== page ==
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RE: [dvd-discuss]Lexmark Decision

If a 35 byte _password_ is not copyrightable, and this
"program" is being used essentially as a password, then
they've gotten around the inability to copyright passwords.

IIRC, this mini program is not being _executed_ to gain
access, but the program itself is merely being used as an 
access key ... or have I misunderstood?

-Richard M. Hartman

186,000 mi/sec: not just a good idea, it's the LAW!

> -----Original Message-----
> From: microlenz@earthlink.net [mailto:microlenz@earthlink.net]
> Sent: Sunday, March 23, 2003 6:45 PM
> To: dvd-discuss@eon.law.harvard.edu
> Subject: Re: [dvd-discuss]Lexmark Decision
> Having gone through some of the findings from the Eastern 
> Kentucky court, the 
> case has bizarre features. Lexmark copyrighted  37 and 55 
> byte programs.  
> Lexmark has a copyright on the programs registered with the 
> copyright office.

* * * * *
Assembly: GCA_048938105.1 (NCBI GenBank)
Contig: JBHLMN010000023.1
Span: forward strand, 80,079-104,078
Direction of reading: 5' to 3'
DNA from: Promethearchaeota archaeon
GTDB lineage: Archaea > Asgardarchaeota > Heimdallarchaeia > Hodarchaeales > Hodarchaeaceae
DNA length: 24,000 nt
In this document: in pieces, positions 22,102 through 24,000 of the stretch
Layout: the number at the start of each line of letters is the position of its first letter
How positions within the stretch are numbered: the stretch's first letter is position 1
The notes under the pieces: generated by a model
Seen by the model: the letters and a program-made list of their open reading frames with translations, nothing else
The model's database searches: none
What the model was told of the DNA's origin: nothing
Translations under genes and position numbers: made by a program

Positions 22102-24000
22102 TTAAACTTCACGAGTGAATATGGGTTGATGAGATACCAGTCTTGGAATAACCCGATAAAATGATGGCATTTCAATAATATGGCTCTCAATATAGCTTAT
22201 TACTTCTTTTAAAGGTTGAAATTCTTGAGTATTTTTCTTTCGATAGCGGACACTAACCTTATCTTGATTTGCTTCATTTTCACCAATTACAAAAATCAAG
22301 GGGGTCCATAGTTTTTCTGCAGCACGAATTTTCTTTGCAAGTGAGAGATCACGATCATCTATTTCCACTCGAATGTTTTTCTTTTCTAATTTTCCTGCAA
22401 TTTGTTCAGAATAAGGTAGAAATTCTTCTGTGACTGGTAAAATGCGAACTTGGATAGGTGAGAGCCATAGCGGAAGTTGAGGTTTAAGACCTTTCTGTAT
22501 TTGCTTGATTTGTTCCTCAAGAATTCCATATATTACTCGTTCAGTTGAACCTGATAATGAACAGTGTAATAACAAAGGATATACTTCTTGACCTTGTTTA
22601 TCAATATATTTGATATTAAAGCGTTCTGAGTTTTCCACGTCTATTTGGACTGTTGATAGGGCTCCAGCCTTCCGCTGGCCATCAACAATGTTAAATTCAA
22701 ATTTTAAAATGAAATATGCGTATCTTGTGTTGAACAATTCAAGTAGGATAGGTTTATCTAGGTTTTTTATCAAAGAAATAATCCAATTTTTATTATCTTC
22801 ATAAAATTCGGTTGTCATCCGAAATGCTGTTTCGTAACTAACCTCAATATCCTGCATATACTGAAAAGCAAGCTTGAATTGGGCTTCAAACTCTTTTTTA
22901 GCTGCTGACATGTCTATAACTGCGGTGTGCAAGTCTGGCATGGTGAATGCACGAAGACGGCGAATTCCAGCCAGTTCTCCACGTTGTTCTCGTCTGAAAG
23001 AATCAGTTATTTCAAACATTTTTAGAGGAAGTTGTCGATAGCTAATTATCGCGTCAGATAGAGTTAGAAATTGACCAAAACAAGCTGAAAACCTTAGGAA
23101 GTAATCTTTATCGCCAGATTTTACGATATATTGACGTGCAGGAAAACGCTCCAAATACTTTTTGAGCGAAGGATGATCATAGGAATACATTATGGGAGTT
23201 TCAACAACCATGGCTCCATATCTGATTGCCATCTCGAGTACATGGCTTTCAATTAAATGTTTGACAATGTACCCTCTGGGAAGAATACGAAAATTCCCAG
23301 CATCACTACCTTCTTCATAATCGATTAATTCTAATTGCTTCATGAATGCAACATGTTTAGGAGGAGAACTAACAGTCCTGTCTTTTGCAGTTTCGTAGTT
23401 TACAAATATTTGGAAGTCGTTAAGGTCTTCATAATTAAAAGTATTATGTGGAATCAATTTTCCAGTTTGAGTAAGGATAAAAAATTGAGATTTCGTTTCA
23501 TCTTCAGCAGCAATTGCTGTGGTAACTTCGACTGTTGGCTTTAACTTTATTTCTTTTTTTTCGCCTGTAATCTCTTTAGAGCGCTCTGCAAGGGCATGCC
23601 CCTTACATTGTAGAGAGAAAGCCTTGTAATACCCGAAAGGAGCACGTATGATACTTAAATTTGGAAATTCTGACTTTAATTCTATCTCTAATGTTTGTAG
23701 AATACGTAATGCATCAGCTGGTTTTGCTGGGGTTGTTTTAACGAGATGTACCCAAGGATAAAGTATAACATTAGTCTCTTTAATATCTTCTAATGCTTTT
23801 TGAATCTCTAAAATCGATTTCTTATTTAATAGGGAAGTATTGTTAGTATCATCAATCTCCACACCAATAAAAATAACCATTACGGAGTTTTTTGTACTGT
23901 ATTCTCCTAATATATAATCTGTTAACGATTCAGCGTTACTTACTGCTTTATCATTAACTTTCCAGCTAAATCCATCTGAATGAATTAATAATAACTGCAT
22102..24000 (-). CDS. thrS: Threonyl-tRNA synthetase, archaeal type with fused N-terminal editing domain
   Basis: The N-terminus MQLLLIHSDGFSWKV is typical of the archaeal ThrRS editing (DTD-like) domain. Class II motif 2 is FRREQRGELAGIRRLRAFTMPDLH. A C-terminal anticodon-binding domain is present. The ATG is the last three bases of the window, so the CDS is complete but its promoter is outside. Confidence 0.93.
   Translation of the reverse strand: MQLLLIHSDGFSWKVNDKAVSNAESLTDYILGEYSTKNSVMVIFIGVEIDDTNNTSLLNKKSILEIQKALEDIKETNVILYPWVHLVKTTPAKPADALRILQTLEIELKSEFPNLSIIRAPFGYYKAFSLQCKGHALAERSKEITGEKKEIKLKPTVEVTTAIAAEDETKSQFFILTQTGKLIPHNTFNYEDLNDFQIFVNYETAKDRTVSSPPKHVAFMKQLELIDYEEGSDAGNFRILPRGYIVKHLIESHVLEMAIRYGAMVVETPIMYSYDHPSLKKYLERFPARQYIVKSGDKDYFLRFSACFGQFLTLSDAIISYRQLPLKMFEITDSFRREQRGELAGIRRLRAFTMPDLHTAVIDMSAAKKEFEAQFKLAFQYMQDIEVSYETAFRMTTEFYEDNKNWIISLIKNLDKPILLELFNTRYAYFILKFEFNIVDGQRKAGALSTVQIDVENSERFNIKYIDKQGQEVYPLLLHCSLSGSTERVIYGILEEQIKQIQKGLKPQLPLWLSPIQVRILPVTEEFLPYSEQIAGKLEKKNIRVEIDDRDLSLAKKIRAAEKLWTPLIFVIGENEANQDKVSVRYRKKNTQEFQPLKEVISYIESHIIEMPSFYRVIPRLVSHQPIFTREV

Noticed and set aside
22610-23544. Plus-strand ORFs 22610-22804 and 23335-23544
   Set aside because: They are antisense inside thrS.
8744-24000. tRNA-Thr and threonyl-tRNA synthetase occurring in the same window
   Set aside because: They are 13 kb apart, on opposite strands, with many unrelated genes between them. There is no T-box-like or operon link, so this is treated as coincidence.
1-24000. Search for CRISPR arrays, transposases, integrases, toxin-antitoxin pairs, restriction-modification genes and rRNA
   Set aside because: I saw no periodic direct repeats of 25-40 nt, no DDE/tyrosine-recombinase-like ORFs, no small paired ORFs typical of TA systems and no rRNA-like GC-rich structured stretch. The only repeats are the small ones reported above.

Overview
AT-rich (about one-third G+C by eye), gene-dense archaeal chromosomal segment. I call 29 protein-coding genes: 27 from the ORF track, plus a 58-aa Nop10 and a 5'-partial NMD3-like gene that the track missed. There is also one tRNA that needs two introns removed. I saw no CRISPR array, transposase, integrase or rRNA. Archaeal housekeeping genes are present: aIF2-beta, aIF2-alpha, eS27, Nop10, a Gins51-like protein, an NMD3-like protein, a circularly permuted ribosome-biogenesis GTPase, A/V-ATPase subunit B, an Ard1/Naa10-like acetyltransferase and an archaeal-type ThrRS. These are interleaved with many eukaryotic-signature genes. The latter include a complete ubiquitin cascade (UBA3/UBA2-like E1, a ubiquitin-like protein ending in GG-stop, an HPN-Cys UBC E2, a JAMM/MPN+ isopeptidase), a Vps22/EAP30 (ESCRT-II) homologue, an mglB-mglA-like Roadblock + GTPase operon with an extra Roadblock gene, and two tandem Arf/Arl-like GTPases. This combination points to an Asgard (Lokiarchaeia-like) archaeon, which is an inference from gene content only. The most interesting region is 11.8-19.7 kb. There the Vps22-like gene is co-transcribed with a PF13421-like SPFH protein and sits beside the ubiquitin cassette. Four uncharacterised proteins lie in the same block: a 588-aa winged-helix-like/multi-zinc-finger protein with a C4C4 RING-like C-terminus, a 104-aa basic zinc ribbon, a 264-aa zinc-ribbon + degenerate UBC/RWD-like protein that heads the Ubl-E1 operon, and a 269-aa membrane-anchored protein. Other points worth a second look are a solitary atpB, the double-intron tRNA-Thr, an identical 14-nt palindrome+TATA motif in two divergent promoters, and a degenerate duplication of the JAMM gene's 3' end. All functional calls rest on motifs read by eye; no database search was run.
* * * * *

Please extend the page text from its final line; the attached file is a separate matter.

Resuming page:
> SCC copied the program verbatim. The judge went to great 
> pains to point out 
> that SCC could have done all sorts of things to replicate the 
> functionality and 
> do the authentication sequence but did not. Where I think the 
> judge erred is 
> not in his reasoning but his application of the law. The DMCA 
> is not involved 
> at all. Given the validity of Lexmarks copyright, then this 
> is merely a case of 
> copyright infringement. The authentication is NOT an access 
> control, using the 
> judges own reasoning. So the DMCA really isn't involved. Now 
> I have doubts that 
> Lexmark's code is truly copyrightable. The judge made 
> comments on how Lexmark 
> made created choices regarding algorithms and the like. I 
> don't see that a 
> choice of algorithms is copyrightable nor that it is truly 
> possible to be 
> creative or original in 37 or 55 bytes.